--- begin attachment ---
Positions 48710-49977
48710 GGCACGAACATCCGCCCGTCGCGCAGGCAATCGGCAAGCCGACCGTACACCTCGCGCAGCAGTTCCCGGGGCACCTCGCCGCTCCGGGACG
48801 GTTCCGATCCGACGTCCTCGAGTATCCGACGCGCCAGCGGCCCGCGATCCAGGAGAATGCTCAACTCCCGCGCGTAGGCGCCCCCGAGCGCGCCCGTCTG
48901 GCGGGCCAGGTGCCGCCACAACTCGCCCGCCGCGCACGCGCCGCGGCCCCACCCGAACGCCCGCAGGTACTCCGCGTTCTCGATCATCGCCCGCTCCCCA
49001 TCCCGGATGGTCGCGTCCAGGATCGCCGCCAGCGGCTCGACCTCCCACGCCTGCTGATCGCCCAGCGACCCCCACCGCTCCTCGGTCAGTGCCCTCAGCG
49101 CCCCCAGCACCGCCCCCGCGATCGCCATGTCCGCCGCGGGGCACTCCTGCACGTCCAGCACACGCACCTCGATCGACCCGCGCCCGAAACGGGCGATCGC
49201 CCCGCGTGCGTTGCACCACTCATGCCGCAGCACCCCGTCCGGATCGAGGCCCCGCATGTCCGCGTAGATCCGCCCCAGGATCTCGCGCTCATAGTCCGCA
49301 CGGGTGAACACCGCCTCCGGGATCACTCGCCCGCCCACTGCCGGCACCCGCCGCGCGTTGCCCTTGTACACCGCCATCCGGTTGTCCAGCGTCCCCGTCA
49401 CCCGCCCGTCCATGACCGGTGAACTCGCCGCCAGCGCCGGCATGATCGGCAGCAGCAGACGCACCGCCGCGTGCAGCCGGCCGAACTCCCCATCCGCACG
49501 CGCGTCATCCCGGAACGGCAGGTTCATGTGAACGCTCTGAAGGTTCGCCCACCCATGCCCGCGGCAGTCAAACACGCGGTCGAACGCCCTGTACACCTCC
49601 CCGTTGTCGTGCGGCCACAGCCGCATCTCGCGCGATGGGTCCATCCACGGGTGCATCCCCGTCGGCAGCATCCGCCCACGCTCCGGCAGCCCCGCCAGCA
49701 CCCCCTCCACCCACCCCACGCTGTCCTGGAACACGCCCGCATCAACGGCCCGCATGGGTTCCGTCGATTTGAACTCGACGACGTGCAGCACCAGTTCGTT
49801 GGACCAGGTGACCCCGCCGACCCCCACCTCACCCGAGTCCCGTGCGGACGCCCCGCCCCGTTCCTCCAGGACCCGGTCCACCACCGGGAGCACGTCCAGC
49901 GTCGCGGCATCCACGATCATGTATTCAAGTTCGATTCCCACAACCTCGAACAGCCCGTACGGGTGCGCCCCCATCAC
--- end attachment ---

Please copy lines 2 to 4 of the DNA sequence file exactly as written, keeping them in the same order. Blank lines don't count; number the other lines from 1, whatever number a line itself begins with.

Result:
48710 GGCACGAACATCCGCCCGTCGCGCAGGCAATCGGCAAGCCGACCGTACACCTCGCGCAGCAGTTCCCGGGGCACCTCGCCGCTCCGGGACG
48801 GTTCCGATCCGACGTCCTCGAGTATCCGACGCGCCAGCGGCCCGCGATCCAGGAGAATGCTCAACTCCCGCGCGTAGGCGCCCCCGAGCGCGCCCGTCTG
48901 GCGGGCCAGGTGCCGCCACAACTCGCCCGCCGCGCACGCGCCGCGGCCCCACCCGAACGCCCGCAGGTACTCCGCGTTCTCGATCATCGCCCGCTCCCCA